Communicating with your designer may not be the easiest thing in the world. We all think we know what we want in a design, when in reality, we really have no idea what we want until we see what we don't want. Or we know exactly what we want to the very last detail. And since designers aren't mind readers, you can imagine how this kind of collaboration can get messy
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Miscommunications and misunderstandings in design can cause bottlenecks and delay projects—not to mention permanently damage the relationship with your designer. Learning how to talk to a designer so they have the specifics they need from you to complete a project (but enough freedom to incorporate their creativity as well) can cut down on the number of iterations and help build a good relationship for future projects. Also, having the right tools to communicate allows you to collaborate without abandoning your favorite apps and workflows.  
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So, when faced with a design you don't particularly care for, avoid saying the following to your design team:

"Make this bigger/better."

How much bigger? Better how? These are the questions your designer will be wondering. Vague edits may make sense in your mind, but your designer is left wondering about the logistics. Also, commanding your designer to make changes is not only wasting a valuable creative resource, but a surefire way to make them feel like a workhorse. Suggest changes, and if they disagree, ask them why. You both share the same goal, so sharing insights might change your perspective. 

Say this instead:

"This seems a bit small to me, do you think increasing the size by 4px would help it stand out more?"

"I don't like this font. Can you change it?"

Pointing out what you don't like about a design doesn't give your designer enough information to change it to something you like. Providing examples of fonts you think would look good will give your designer some guidelines to work with. Also, prefacing feedback by sharing something you do like about the design will help the designer understand the style you're looking for.  

Say this instead:

"I'm looking at other fonts for the main title, what do you think about changing it to Helvetica Nueue or something similar?"

"I want it to look more sexy, but not too sexy."

Giving conflicting feedback is straight gibberish to designers and doesn't clarify what you're looking for at all. This may also be a sign of you not knowing what you want either. Instead, be honest with your designer and tell them you're not quite sure what you're looking for. Provide examples of other designs and point out exactly what you like about them. This will help you understand what you're looking for and give them better direction on what to change.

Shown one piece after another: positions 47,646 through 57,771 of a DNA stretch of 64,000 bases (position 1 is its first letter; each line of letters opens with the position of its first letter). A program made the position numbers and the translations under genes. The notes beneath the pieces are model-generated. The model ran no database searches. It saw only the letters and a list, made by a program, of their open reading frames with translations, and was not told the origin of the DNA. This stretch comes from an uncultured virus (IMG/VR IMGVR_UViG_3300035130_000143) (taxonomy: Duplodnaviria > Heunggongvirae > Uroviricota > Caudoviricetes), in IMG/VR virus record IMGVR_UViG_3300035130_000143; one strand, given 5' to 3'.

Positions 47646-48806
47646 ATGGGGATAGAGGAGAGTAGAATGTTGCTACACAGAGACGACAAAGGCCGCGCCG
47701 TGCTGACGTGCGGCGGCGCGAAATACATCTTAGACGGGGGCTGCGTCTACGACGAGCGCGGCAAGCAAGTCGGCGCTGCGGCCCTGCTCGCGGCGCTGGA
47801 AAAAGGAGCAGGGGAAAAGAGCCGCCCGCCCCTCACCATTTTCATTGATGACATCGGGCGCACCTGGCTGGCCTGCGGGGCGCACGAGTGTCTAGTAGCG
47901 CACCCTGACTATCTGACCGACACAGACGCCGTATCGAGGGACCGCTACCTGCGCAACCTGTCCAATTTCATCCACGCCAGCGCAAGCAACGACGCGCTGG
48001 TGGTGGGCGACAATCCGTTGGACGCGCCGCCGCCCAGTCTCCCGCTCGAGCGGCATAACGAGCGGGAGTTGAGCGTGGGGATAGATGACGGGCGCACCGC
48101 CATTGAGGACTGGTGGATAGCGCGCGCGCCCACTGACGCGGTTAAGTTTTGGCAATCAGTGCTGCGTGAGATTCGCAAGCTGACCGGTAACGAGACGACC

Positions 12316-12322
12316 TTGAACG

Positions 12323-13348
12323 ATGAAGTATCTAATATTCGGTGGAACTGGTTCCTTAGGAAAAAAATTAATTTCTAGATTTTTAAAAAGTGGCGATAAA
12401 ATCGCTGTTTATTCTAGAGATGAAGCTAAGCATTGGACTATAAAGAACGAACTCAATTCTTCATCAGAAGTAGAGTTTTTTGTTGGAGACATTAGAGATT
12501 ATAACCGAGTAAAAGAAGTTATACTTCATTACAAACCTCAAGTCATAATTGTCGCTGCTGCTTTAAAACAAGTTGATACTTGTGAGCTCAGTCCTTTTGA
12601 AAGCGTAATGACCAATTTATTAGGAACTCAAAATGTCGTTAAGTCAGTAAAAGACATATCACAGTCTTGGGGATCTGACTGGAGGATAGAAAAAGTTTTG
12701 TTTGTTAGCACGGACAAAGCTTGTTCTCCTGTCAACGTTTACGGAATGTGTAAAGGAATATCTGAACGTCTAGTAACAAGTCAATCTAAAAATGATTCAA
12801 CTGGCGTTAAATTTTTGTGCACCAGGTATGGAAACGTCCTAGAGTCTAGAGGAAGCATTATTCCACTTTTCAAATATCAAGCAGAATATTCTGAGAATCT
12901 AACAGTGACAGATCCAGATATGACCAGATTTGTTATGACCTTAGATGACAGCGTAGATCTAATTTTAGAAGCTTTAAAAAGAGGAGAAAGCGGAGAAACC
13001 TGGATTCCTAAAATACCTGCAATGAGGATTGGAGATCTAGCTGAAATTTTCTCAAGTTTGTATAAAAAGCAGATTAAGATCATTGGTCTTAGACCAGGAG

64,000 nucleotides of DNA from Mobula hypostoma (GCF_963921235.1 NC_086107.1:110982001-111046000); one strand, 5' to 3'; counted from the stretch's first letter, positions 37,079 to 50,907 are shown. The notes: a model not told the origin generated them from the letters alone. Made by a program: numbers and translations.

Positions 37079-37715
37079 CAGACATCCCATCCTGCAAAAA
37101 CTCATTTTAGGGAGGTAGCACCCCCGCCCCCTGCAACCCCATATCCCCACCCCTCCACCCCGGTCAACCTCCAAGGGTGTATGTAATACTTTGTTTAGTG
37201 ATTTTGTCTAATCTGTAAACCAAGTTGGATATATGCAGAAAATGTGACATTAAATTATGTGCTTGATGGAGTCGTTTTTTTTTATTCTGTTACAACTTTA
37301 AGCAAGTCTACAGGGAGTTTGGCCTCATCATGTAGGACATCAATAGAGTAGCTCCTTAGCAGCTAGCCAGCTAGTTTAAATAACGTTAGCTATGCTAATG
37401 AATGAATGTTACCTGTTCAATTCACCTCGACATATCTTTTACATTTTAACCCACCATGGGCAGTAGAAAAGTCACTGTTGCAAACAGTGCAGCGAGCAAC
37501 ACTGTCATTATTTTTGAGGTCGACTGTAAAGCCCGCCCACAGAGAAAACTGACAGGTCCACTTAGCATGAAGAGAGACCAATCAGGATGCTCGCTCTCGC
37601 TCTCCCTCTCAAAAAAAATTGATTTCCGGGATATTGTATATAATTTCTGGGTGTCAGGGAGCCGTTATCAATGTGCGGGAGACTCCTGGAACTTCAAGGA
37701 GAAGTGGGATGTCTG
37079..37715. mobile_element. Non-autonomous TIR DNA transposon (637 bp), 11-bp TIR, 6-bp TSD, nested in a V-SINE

Say this instead: 

"I really like the style of this example. Maybe we can find an image like this that's a bit more edgy."

"There was a small edit in the beginning... don't worry, I fixed it."

Although you might think you're saving your designer some time, making changes on your own disrupts the creative vision the designer intended for the piece. The designer is just as much a part of the process as you are, so focus on what edits you want made and leave the actual editing to your designer.

Say this instead:

"I want to suggest one small edit in the beginning. Let's hop on a call when you're free and go over it."

"My last edit should only take 5 minutes"

Never assume something is going to be a quick fix. Especially when the designer has a ton of other tasks to work on, be conscious about giving time constraints and always allow extra time for the designer to make it right. Instead, ask the designer how long an edit will take. If you need it done quickly, let them know when you would like it done and ask if it's possible to get it done by then. If not, don't put impossible demands onto your designer. You'll have to make the call on whether it's more important to make the change or get it out on time. 

Say this instead:

"I'm hoping to have a final version by EOD Thursday, could you make the final changes by then?"

"I don't think changing the color will make a difference."

Trust your designer to do their job. If they have a vision and a clear understanding of what the design is intended for, trust them on it. You might think changing something small might not make a difference, but in design, the devil is in the details. Once you give your designer the autonomy to make it their own, you'll both be able to trust each other's vision and feedback down the road.  

Say this instead: 

"If you think changing the color is a good idea, let's do it. I don't feel strongly about it either way."

What are some other best practices to keep in mind when working with a designer?

Share your tips in the comments.
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Looking to improve how your creative team works together? Check out our Definitive Guide to Building a World-Class Internal Creative Agency.
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